The Holsworthy facility, along with a facility at Perth and two in the United States are the only four of their kind in the world.

3.0     Role

The role of the SFTC is to conduct individual (both Commando and SASR) SF recruitment, selection, training and education to meet force generation, trade and professional development requirements for SOCOMD to enable continuous elite military capabilities.

20070718adf8262658_063.JPG4.0     Organisation

The SFTC is one of several organisations under the umbrella of SOCOMD, commanded by a Brigadier (OF-6). The day-to-day operations of the SFTC are the remit of the Commanding Officer, a Lieutenant Colonel (OF-4). Below are some other key personalities:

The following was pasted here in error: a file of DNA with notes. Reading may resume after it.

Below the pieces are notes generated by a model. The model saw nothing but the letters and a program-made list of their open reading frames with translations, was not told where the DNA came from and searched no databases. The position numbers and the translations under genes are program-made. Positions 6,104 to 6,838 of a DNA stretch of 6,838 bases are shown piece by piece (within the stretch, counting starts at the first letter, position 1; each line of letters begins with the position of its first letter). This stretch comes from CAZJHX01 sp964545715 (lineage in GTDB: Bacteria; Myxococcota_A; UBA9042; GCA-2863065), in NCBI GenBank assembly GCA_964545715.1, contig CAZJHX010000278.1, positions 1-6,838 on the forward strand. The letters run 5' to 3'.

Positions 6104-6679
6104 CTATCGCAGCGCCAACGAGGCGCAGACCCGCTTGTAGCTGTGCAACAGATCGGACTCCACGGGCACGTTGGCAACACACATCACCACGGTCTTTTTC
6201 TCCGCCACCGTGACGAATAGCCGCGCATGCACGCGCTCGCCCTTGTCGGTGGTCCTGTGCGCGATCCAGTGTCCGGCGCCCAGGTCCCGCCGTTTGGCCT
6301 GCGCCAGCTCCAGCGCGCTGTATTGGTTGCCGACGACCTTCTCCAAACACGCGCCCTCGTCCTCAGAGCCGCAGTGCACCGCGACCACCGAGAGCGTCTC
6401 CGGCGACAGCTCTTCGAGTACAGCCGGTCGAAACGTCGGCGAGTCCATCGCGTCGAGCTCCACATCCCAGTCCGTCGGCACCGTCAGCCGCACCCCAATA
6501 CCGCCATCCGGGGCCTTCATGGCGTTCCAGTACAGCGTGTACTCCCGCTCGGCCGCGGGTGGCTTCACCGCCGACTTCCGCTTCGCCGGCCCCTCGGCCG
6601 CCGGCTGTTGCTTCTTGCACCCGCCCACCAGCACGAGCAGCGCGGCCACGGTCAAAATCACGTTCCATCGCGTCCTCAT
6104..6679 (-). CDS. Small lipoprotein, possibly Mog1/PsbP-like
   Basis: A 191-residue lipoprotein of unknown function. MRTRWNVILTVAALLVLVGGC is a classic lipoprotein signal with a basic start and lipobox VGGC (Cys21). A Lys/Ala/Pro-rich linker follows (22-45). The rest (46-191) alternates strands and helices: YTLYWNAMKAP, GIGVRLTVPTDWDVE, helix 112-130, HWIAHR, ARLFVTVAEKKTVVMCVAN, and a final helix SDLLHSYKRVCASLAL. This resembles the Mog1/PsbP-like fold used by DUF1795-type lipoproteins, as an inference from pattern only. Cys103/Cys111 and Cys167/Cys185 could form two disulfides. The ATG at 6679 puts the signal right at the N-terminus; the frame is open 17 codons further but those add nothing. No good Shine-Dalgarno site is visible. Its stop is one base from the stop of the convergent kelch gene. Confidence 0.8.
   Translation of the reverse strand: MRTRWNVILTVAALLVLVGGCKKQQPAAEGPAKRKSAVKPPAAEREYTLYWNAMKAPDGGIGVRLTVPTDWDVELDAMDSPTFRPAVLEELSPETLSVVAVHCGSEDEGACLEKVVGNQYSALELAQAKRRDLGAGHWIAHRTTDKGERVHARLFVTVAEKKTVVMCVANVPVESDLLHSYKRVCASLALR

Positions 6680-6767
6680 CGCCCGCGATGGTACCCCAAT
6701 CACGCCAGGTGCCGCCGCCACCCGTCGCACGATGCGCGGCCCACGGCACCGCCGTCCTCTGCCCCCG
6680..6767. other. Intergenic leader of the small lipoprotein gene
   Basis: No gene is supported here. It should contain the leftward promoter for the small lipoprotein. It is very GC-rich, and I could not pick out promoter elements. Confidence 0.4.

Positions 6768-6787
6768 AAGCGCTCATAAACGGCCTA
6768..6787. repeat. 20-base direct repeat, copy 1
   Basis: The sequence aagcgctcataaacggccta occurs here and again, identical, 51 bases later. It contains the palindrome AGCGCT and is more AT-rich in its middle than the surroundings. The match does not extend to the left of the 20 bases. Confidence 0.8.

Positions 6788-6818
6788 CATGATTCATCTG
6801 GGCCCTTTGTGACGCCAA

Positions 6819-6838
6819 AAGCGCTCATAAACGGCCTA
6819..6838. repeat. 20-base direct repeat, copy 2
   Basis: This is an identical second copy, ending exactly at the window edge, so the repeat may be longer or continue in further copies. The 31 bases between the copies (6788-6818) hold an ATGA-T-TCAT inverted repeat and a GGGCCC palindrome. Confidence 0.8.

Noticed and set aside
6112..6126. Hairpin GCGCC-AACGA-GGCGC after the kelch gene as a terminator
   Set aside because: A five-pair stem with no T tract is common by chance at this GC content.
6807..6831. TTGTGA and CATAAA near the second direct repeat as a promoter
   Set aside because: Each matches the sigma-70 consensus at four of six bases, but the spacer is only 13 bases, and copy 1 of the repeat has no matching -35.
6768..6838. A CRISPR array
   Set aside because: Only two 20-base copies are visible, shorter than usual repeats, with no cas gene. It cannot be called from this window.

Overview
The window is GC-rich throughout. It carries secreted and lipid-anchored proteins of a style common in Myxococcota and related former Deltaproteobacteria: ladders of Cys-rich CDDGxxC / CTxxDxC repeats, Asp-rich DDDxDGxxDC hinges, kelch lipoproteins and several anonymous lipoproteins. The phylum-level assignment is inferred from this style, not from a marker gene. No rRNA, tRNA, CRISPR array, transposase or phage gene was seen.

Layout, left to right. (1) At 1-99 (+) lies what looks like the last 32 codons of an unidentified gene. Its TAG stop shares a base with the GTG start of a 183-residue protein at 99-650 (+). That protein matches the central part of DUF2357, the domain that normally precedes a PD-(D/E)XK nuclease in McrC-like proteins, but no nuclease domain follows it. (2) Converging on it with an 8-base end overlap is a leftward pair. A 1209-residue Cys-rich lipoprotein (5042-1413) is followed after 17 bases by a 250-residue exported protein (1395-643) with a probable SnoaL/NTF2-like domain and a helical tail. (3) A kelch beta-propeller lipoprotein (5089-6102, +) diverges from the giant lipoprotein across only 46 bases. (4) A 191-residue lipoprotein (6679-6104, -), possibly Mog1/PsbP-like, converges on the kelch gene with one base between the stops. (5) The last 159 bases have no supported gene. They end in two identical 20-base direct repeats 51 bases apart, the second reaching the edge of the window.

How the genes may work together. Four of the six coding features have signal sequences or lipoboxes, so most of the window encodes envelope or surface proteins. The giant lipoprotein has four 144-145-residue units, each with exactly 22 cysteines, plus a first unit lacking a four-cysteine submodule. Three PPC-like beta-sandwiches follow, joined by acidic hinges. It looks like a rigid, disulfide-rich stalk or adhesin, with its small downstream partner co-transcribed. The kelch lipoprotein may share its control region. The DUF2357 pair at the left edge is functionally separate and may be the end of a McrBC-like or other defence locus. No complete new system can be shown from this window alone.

• Officer Commanding the Development Group (OF-3, Major)
  • Senior Instructor, Commando Training Courses (OF-2, Captain)
  • Training Standards and Compliance Officer

4.1     Instructors

All SFTC instructors are individually selected on their SF experience, supervisor qualifications and are provided additional development training to ensure that the SFTC training methodology reflects that of a contemporary, agile and reality based organisation.

4.2     Courses

SFTC conducts individual training by managing in excess of thirty five courses throughout a calendar year for SOCOMD and in support of wider Australian Defence Force units.

Students are trained in the core skill sets required to perform specialised tasks as an SF operator or as SF Support Staff.

SFTC courses vary in duration from one to eight weeks, with course content often intensive and critical to the operational capability of SOCOMD.

Examples of courses include: